National’s Budget 2017 is an irresponsible election bribe which after nine years exposes a government that’s run out of energy and ideas to tackle the big issues facing New Zealand,” says Labour Leader Andrew Little. “This is simply cynical electioneering ...
    5 days ago
  • Alfred Ngaro might be sorry – but to whom?
    The fact that the number of people classified as homeless on the Social Housing Register has doubled over the past year alone should be the real reason for Alfred Ngaro’s recent apologies, says Labour’s Social Development spokesperson Carmel Sepuloni. “As ...
    6 days ago
  • Government’s data-for-funding backdown embarrassing
    The Government’s U-turn on their shambolic attempt to collect private client data from social services is an embarrassment for a senior Minister, says Labour’s Social Development spokesperson Carmel Sepuloni. “After months of criticism and mismanagement, the Government has finally cut ...
    6 days ago
  • Overloaded hospitals reach crisis point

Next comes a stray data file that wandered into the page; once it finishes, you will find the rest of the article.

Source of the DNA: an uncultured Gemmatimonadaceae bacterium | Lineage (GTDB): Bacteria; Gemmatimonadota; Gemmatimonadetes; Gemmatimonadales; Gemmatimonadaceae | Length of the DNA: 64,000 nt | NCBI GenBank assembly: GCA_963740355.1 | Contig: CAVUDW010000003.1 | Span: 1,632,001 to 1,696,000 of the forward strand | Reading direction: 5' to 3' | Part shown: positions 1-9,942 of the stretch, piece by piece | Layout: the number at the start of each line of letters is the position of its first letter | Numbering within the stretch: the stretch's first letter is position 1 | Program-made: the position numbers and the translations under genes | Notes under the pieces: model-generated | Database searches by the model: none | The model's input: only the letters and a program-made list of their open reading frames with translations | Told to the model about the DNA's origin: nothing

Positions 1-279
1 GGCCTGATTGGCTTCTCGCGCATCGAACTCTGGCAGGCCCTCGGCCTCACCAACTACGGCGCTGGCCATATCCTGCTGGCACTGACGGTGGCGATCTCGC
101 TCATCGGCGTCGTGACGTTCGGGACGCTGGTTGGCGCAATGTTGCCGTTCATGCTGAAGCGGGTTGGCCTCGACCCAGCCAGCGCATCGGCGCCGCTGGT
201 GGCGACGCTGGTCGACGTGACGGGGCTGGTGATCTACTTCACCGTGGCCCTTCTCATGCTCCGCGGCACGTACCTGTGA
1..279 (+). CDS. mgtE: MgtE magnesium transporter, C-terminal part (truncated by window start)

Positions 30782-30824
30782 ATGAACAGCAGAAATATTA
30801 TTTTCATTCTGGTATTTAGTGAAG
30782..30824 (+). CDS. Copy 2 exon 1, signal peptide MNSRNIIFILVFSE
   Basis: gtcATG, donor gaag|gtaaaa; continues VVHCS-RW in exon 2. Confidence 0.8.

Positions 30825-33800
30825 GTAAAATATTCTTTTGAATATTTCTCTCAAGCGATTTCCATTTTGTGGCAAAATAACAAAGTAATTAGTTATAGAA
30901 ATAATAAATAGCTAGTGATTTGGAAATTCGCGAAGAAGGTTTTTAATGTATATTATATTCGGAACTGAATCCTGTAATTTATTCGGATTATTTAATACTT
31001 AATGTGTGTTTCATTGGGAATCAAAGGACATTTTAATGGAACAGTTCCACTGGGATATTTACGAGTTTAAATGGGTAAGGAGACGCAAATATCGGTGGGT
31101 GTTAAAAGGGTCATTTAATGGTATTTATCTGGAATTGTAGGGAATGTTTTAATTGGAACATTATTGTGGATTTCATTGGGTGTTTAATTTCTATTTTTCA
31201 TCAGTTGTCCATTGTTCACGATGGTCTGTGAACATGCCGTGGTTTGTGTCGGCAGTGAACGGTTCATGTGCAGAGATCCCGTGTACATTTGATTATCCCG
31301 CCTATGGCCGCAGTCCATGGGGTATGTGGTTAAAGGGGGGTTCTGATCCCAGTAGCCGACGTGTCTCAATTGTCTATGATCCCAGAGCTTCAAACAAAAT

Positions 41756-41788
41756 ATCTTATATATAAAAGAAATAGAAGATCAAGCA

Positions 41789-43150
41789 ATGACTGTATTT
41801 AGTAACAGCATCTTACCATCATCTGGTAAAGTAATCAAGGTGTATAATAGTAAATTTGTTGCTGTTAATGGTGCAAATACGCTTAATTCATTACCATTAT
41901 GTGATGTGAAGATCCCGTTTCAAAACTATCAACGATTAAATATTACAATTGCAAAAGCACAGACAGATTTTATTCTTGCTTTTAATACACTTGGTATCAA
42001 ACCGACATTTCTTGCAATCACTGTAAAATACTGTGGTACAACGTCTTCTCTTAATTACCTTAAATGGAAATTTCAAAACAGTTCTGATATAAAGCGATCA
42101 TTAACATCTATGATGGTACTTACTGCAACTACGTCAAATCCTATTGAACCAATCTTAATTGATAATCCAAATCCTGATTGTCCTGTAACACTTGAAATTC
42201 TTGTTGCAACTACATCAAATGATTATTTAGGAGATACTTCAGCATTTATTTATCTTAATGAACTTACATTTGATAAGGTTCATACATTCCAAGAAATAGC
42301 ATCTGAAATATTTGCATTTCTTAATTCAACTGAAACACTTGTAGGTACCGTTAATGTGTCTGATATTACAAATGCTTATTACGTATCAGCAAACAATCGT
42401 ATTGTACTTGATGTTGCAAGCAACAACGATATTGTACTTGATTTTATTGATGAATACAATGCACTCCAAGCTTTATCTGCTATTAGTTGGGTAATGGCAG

The country’s hospitals have reached breaking point with some hospitals discharging patients to free up bed space and patients with serious injuries having to wait hours to be seen by a doctor, says Labour’s Health spokesperson David Clark.   ...
    6 days ago
  • National fails on critical school building needs
    Students are paying the price of the Government’s failure to invest fast enough in school buildings to keep pace with Auckland’s increasing population, says Labour Leader Andrew Little. “Parents should lay the blame for their children having to put up ...
    6 days ago
  • Tipping culture is not welcome in NZ
    Deputy Prime Minister Paula Bennett’s comments about tipping have been in the news and have sparked off a series of furious discussions about tipping in Aotearoa. From our point of view, tipping every time you’re provided a service is a ...
    GreensBy Denise Roche
    1 week ago
  • Mental Health a huge cost for Police
      The cost of dealing with mental health incidents for our police was a staggering $36.7 million which shows just why we need Labour’s fresh approach on Mental Health, says the Leader of the Opposition Andrew Little.   “Police now ...